I feel you on substitution! I follow baseball way way less compared to my pre-iNat days. Still watch shows on Netflix/Amazon etc because importantly (I think) that's a leisure activity I can share with my wife. For some reason, she is not thrilled watching me sit in front of a computer entering observations or favoriting more of BJ Staceys' latest sightings.

Anyway, I think as long as happiness is primarily derived from being outside and sharing that experience with others, and less about the website itself, fatigue seems unlikely.

Posted by muir over 5 years ago (Flag)

I am much like you, Sam. I contribute a fair number of records but I make a great many IDs and certainly spend several hours per day on iNat. It is sometimes frustrating that the same sort of incorrect IDs come up regularly, but then I understand the submitter may never have personally encountered that species before. I have a file with brief explanatory sentences about certain species or species groups that I seem to comment on all the time, so I can just cut and paste several sentences without having to re-write it from scratch each time. I sometimes find it curious that someone who is obviously very much a beginner will post an incorrect ID and even after a number of long-time, experienced folks will offer a correct ID, the original submitter just stays with the original ID. But that is all part of the community system and each person can choose his or her own IDs. But to answer your question, yes I do get a little burned out on occasion making ID after ID, but I've been doing it for three years+ so I guess I'm not all that burned out. I am aware of several very knowledgeable folks who have been on iNat for several years, but then they drop off. Sometimes they come back, but not always. iNat is a wonderful tool for people to learn.

Posted by greglasley over 5 years ago (Flag)

As for expert fatigue, in my case I don't normally post observations, I mostly just make IDs for other people. I admit that I do tend to ID rather too many mollusk observations every day! The volume of material I get through is a bit ludicrous.

Of course I really enjoy it a great deal. It is actually my favorite thing to do, especially during the winter here in NYC when going outside is often not an attractive option. And I am keeping my knowledge current, and also really learning a lot of new stuff in the process of making all these IDs.

But as iNaturalist grows (and it is growing rapidly) I do need to accept the fact that I can't even try to say something about every mollusk observation that I manage to see on here even though I might feel like I want to! ;)

And yes, I agree it is difficult, and a bit discouraging when images are not good enough -- I should consider more often referring people to my profile page, where I have some instructions about how to photograph mollusks in such a way that there is a good chance they can be identified to species. (I think a lot of inexperienced people imagine that there are perhaps only a very few snail species to chose from, whereas in fact the gastropods are second only to the insects in numbers of species within one class.)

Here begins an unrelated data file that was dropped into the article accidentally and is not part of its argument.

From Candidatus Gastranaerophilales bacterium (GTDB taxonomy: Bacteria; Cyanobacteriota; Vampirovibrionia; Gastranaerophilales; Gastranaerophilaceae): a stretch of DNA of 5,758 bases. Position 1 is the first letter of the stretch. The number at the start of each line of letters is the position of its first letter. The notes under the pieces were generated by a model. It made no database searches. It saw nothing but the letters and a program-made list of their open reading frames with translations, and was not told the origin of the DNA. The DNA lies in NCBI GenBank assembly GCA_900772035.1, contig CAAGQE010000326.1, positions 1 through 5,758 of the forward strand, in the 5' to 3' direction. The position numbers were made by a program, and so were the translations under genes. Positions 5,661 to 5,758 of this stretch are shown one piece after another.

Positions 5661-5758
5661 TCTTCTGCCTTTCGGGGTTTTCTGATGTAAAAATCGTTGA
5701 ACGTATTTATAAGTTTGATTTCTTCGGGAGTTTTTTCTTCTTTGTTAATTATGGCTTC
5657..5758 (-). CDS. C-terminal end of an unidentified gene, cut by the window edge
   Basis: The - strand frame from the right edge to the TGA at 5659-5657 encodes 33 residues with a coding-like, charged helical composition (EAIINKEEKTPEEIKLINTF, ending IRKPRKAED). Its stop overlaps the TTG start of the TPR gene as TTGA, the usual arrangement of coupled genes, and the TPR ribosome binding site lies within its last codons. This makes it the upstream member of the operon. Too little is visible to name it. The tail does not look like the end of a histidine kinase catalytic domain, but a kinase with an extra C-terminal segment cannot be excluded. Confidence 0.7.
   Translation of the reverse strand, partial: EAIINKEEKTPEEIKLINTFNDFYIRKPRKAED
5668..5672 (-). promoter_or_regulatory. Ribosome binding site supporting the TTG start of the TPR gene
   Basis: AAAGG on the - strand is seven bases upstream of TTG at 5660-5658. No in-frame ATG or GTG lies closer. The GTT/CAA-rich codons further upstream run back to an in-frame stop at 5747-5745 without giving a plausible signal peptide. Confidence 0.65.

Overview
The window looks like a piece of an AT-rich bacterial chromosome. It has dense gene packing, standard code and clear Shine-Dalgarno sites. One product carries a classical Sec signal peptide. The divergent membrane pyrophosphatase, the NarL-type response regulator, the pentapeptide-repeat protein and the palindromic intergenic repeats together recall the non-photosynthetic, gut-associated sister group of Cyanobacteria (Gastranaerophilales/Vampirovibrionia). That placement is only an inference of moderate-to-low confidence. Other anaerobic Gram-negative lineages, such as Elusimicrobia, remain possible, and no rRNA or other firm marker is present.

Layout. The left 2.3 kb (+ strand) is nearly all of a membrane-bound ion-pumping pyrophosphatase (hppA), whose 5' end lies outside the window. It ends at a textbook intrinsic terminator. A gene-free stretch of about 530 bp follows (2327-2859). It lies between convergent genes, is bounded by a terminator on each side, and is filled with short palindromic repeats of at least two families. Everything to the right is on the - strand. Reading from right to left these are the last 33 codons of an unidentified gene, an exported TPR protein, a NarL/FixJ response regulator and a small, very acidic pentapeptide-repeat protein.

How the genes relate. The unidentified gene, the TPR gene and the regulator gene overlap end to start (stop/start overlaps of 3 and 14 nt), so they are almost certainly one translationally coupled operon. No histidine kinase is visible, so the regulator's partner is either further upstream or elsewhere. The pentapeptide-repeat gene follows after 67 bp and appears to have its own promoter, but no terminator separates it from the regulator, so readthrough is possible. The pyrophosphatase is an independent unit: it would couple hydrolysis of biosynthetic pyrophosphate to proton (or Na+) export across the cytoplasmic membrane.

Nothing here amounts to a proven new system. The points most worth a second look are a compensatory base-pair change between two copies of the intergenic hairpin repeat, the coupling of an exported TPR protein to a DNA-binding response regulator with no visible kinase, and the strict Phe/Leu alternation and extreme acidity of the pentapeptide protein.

I reckon that "expert fatigue" can be avoided by making sure that we only doing as much as we want to, not as much as we feel we "ought to" in some weird undefined way, or as much as we might be able to, if we cram it all in, every day of the week.

I am at the age where I really want to share my knowledge, to help others and hopefully to turn other people on to malacology. I enjoy teaching, and this is a great place to do all those things.

Thanks to everyone who post observations on here, and to those who maintain the code, and of course to CalAcademy for underwriting it. All of you for make this wonderful site possible. :)

Posted by susanhewitt over 5 years ago (Flag)

People will come and go from iNat, as they will from anything. Some will find new interests (or obsessions) and check in less frequently, or stop altogether. Others will, as mentioned, burn out due to the time commitment. I ran into a friend today who is a local county park ranger (leading a wildflower hike as I was busily making observations). I mentioned iNat to him; he said he used to post observations to eBird, but the time commitment made it difficult. Nonetheless, I'll work on him!

In my time I've come and gone from several interests/obsessions: woodworking, ham radio (still have my license, but haven't been "radioactive" in 15 years), genealogy and Flight Simulator among others. Still and always a baseball fan, though.

I'm quite new to iNat, just 5 or 6 weeks in, and am loving it, evangelizing for it, and don't foresee losing interest. But it could happen. Something new and shiny could come along, or some life-changing experience could distract me. I doubt there's a remedy for the fact that people burn out or lose interest or just move on. Each of us has to find the right balance in our lives. But iNat is (in my humble o) as fascinating a social network for bio geeks as I can imagine. Some may drop out, but others will come along to replace them. It's gonna be around for a while!